Building Trades Students Win Construction Medals

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Armed with a set of plans for a work-bench, seven Payson High School students walked away with first-, second- and, fourth-place honors at the sixth annual Arizona Construction Skills Championships.

"They gave us a set of plans and four hours. We finished in 45 minutes," Trevor Haught said.

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Trevor Haught, Fred Isabell and Jake Stabb mount antlers on a base.

Haught, Fred Isabell and Mitch Perna were on the second-place team. They won $50 each at the Feb. 15 competition at Metro Tech High School in Phoenix.

First-place winners were Zach Brooks and Gage Conway.

Lucas Barr, and Taylor Byers were fourth-place medalists.

The competition happened on what turned out to be a snow day, so not all the eligible teens came to school to get on the bus for the drive to the Valley.

"We invite schools and participants from all around the state to come and participate in six different events," Teacher Doug Bogart said on a 99-second Construction Skills Showcase video on YouTube at http://video.aol.com/video-detail/phoenix-metro-tech-high-school-construction-skills-challenge/31105 93806.

Those six events were carpentry, plumbing, wiring, masonry, construction technology, prepared speech and job interviewing.

The championships are sponsored to test the construction and leadership skills of students; to showcase future construction workers of Arizona; to invite construction companies to build relationships among students statewide; and to have fun.

"The hard work of my students definitely paid off. They were in competition with more than 300 students," Richard Alvarez said.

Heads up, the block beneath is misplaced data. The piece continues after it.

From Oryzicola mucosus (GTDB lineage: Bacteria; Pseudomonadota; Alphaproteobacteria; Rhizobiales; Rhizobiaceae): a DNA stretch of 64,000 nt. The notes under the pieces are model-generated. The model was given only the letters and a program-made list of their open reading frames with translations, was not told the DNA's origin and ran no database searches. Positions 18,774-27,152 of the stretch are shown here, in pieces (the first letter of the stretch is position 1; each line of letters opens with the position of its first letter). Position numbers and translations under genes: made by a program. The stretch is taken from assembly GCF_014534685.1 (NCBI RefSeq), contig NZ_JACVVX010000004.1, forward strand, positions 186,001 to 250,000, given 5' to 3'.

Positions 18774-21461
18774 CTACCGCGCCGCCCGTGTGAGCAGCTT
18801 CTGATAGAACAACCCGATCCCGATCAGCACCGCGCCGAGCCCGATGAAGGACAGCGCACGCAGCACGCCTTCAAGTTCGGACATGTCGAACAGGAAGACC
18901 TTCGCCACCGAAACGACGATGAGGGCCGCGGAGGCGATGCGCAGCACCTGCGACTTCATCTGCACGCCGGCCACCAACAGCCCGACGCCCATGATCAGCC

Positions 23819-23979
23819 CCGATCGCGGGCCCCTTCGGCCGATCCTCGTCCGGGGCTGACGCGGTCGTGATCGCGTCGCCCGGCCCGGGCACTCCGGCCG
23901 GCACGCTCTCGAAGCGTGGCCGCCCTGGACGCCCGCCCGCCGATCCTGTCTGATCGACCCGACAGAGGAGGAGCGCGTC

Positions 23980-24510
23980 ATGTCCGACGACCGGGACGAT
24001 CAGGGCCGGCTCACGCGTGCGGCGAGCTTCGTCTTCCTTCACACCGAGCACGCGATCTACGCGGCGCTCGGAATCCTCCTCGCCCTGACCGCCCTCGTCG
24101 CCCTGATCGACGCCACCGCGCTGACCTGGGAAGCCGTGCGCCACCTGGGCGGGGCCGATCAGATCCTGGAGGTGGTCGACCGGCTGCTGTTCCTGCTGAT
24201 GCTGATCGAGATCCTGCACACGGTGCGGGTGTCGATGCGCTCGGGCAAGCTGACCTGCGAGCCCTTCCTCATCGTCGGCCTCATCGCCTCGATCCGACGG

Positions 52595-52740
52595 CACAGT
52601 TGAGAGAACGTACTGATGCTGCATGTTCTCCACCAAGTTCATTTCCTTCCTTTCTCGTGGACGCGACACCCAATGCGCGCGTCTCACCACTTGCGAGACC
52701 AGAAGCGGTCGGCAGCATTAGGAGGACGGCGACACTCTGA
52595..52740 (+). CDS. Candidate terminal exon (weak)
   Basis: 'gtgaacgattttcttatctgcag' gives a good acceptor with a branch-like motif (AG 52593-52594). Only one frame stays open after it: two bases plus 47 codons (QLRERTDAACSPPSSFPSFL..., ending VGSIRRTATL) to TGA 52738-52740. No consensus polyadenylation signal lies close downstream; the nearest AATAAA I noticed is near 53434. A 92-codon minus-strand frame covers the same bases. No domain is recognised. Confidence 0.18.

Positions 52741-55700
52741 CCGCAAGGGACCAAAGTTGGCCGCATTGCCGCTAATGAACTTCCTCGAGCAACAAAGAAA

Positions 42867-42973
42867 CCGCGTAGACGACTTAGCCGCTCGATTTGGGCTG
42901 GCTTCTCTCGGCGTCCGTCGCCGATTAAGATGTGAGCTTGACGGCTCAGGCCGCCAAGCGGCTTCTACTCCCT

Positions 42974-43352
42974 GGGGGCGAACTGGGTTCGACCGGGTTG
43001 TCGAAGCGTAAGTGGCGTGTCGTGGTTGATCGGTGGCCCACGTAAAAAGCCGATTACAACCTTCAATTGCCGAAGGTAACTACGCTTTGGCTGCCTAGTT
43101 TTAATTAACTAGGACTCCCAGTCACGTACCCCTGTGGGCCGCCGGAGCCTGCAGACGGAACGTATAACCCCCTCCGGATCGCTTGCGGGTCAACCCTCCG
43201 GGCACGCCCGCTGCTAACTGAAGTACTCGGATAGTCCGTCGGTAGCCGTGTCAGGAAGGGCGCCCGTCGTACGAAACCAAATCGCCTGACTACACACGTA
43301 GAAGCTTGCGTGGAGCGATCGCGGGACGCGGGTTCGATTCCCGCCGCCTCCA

The teens are part of the woodshop and construction trades class Alvarez teaches at PHS.

Most students have been in the class for two or three years.

They obtain dual college and high school credit through an Arizona schools joint technological education district, Northern Arizona Vocational Institute of Technology (NAVIT).

T. J. Harris, a past winner at the championships, graduated PHS in 2007 then went to work as a cement finisher for a local contractor, Alvarez said.

Haught, a junior, has been in the woodshop and construction class since he was a freshman. His personal projects include a hat rack, tables and a dog box to keep his hunting dogs safe in the bed of his truck.

"It took a one-ton flatbed to haul the dog box out of here," Alvarez said.

Students choose their own projects, then, build those projects from plans they design and draw.

Perna is in the final stages of building a sturdy, comfortable rocking chair.

Isabell is also a junior in his third year of class with Alvarez. He plans to go into the construction trade. His personal projects include tables, a hat rack and a rifle rack.

In addition to their personal projects, the young men and women of the class are busy with community projects under Alvarez's watchful eye.

They have made cedar chests for various clubs to raffle.

They rebuilt the jailhouse for saloon girls of the Rodeo Committee.

The promotional wagon for the 125th Anniversary of Payson was one of their projects.

They recently finished laying a concrete slab for Habitat for Humanity's townhome project. This past school year, they worked on Habitat's house on Wade, adding siding, walls, a roof and sidewalks.

"Working on a Habitat house gives the kids an opportunity to pick the part of a project they enjoy doing," Alvarez said.

Each year they build shelving, display cases and small animal pens needed at the Northern Gila County Fair.

They made concrete benches for the campus and doors under the stage at Rim Country Middle School. Students are in the process of making a gun cabinet for the Mogollon Sporting Association to raffle.

"Mr. Alvarez always points us in the right direction. He is there to tell us what we are doing wrong and what we are doing right," Isabell said.

It is knowledge the students will need as they head toward final exams that focus on their ability to render plans, and their knowledge of shop safety.

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